There are certain aspects of writing that fellow writers can all relate to.

Yet, the experience that each writer goes through is unique and individual in many ways.

In order to help us flesh out these nuanced differences and our understanding of writing as a whole,

we welcome author, Nancy O’Neill, to be featured in a short interview.

Nancy is the author of the award-winning children’s book series, Guess What?, and is making a transition into adult fiction with her newest work, Her Way Out.

nancyoneill

This will be the first of a many-part series, so we hope you enjoy:

Hello, Nancy, to jump straight into it, why did you to first want to become a writer?

Ironically, I never even thought about becoming a writer.

 

I have lived by the philosophy that if you keep your eyes open, sometimes the best opportunities are right in front of you, and often when you least expect them. What you do with them is the key.

 

In the mid 80’s, I fell into a job as an editor for TV Guide. I was responsible for the Los Angeles edition so I had the opportunity to write synopses for local talk shows or PBS specials.

 

Even though we had to follow strict writing and style guidelines, it was my first introduction to publishing. And being on a weekly deadline was something I actually enjoyed. After working there for five years, I moved on to other industries where I always seemed to work writing into my job.

 

Sometimes it was advertising copy, newsletter articles, or website content. In my spare time, I began writing poetry and short stories.

 

It wasn’t until our son was born in 1995 that I started writing children’s stories. I submitted a few stories to publishers, and yes, I received my fair share of rejection letters but that didn’t stop me.

 

However, I put any idea of becoming a published author on hold while I helped our son start his own business when he was nine years old. By the time he was fourteen, he was helping other young entrepreneurs so he ended up self-publishing a book, which I helped him write.

 

Other authors started hiring me to help them self-publish which eventually led me to self-publish my first children’s book, Guess What is on Grandpa’s Farm? in 2012. I never planned to have more than one book but when I realized how many young kids ask their parents or teachers, “hey, guess what?” over and over and over again, I knew I had the makings of a series.

 

Within four years, I had five Guess What? books published.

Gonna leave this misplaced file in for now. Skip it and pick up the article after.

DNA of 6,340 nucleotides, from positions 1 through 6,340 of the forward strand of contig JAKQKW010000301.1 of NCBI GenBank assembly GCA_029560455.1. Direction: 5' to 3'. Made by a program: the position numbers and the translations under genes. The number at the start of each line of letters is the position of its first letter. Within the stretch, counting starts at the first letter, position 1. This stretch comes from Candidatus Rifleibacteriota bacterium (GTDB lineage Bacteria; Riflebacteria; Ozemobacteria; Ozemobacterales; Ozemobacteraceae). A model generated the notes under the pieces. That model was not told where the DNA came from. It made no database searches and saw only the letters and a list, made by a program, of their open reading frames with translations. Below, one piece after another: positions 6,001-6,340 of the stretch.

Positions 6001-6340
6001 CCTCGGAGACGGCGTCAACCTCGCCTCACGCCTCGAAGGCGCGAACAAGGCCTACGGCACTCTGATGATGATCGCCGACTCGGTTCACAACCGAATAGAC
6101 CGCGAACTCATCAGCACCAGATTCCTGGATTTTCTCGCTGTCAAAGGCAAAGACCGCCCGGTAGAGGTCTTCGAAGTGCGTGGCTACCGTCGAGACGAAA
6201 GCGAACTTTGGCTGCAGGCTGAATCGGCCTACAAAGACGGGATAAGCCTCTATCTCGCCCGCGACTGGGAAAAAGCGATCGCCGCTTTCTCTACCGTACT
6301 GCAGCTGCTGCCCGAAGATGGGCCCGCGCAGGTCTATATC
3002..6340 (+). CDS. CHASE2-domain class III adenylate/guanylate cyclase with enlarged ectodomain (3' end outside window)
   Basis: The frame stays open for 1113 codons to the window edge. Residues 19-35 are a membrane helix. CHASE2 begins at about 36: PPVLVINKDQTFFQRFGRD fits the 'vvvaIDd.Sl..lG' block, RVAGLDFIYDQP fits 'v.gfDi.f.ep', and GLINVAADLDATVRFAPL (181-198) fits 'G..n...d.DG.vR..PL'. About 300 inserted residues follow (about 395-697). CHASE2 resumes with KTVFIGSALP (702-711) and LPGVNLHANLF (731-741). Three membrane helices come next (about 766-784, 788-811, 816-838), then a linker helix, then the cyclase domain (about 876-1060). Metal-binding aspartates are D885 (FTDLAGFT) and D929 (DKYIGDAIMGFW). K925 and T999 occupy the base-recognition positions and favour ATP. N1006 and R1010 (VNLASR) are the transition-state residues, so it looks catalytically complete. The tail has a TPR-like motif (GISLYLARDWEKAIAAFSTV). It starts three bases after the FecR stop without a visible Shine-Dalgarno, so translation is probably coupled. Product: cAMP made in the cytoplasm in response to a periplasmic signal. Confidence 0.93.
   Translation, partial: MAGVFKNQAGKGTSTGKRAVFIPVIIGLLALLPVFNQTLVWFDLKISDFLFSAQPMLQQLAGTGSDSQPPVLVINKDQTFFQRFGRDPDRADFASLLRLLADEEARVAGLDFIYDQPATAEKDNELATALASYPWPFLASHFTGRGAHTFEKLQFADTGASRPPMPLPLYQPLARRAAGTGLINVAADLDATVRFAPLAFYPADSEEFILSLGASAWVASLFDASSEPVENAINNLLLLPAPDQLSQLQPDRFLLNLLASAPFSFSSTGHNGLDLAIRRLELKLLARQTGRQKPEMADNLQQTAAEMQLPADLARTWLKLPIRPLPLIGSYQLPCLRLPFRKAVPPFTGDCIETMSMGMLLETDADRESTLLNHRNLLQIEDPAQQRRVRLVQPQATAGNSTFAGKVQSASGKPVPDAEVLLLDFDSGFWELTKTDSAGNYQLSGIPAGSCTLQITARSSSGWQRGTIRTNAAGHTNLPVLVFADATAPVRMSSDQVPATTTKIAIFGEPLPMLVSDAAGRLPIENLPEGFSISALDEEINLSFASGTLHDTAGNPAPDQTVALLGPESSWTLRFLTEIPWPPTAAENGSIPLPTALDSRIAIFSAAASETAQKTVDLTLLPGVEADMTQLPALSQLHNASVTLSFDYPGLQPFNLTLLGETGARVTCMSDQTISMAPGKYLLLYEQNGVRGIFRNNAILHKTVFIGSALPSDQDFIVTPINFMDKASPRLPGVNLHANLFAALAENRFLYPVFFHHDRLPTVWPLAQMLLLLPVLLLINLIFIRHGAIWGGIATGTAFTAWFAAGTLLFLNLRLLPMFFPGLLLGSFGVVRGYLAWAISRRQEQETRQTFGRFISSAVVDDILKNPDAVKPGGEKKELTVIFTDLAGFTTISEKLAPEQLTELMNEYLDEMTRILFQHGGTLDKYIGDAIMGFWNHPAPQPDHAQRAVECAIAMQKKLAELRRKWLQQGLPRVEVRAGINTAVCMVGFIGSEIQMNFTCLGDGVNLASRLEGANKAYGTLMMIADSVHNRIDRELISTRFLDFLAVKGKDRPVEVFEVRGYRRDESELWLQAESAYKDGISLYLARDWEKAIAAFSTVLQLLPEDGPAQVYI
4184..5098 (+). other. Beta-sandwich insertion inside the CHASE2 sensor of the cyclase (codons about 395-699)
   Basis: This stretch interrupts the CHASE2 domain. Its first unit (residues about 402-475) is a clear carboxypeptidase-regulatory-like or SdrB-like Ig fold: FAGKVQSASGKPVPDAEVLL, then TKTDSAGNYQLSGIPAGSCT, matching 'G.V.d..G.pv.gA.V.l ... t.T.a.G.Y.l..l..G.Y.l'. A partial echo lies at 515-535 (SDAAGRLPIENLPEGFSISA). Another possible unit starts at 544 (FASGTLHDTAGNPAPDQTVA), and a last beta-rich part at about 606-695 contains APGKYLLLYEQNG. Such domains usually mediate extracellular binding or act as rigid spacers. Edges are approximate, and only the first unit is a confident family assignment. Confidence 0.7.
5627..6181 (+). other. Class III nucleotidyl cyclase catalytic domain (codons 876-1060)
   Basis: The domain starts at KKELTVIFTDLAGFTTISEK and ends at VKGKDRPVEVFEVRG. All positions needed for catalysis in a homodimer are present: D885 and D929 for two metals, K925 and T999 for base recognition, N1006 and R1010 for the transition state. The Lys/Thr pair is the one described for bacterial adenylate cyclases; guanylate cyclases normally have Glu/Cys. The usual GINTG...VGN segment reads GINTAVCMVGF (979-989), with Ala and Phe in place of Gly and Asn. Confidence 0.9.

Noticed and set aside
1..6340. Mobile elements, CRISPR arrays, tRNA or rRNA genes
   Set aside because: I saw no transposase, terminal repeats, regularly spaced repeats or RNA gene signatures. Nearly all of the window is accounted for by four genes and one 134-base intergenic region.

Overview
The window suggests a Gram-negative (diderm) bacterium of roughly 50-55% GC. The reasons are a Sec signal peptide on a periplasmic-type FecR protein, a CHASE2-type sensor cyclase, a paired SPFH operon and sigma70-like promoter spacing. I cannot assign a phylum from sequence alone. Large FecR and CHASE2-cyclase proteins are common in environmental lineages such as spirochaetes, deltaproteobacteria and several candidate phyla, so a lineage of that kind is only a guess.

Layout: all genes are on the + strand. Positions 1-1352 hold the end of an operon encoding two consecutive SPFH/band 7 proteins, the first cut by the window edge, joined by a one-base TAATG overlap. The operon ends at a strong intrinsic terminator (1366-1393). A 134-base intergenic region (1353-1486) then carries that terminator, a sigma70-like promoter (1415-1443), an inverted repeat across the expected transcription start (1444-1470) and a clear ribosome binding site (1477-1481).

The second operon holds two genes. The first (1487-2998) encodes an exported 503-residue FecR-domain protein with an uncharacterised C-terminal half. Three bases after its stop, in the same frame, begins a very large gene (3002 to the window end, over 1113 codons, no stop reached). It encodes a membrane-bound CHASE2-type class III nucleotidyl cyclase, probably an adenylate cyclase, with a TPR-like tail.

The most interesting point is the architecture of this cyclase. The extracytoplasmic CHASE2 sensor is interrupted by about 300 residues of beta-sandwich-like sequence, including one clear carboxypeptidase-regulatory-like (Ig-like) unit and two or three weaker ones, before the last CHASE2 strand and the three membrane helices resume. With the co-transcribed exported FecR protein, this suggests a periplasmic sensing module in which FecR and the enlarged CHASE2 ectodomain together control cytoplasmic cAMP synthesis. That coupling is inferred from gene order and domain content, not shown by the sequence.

There are a lot of guessing game books but what makes this series unique is that all of the color illustrations are done by various kids around the world whose artwork was chosen through a contest that I held for each book.

 

I can’t even began to tell you how rewarding it’s been to work with these amazing kids, to hear their stories, and watch them grow. In 2016, I created a coloring book, Guess What You Can Color? to go along with the reading books.

 

During the year while I was drawing the images for the coloring book, an opportunity appeared to try writing an adult fiction.

 

Since I had been writing and editing children’s books for several years, I never felt I could write more than a few hundreds words. But I love a challenge so I took a leap of faith and started writing, and yes, without any plan, direction, or even a rough outline.

 

All I had was an idea. I got out a spiral notebook and one of my favorite Uni-ball gel pens and started writing.

 

I knew the writing mechanics and basics of a good story so I just had to remember that I was writing for adults. It took me a year to finish my first novella, Her Way Out, which should be released in November. At about 39,000 words, it didn’t quite meet the word count to be a novel but the characters kept telling me the story was finished so I had to listen.

 

Surprisingly, I already have the first few paragraphs of a sequel written but I have to force myself to focus on marketing this first one, which is hard for most authors to do since we would rather write and create than promote. Writing an adult book has taught me a lot and I’ve thoroughly enjoyed the process.

What do you find the greatest challenge to being a writer is?

There will always be people around you that don’t understand what it means to be an author so you have believe in yourself enough to keep writing regardless of what others think.

Any final pointers for us fledgling authors?

  • Research as much as you can on your own before you make decisions. Social media groups are good resources but when a writer asks a question and it’s clear they haven’t done any research themselves, they usually don’t get favorable feedback.
  • Learn the rules of writing. Then learn when it’s okay to break them.
  • When you’ve proofed your manuscript, at least a dozen times, get several beta readers and not just friends and family. There is a new Beta Readers group on Facebook that is really helpful.
  • Don’t skip the editing step. Every author should strive to produce the most professional book possible, inside and out. Even if you can’t afford a professional editor, there are some beta readers who have editing experience so it’s worth searching those out. English professors can be a good resource, also.
  • Keep moving forward but don’t be in a hurry. That’s when mistakes are bound to happen.
  • Becoming published isn’t an overnight process. It takes a lot of work, persistence, and patience but it’s an amazing feeling when you hold your printed book in your hands for the first time.

We’d like to thank Nancy O’Neill for being the first in our “Featured Author”.

Find more on Nancy O’Neill and her upcoming work at: www.onedotenterprises.com

Her “Guess What?” childrens’ book series at: http://tinyurl.com/nancyoneillauthor

And find her community page on Facebook: www.facebook.com/nancyoneillauthor

 

Posted 8/27/16

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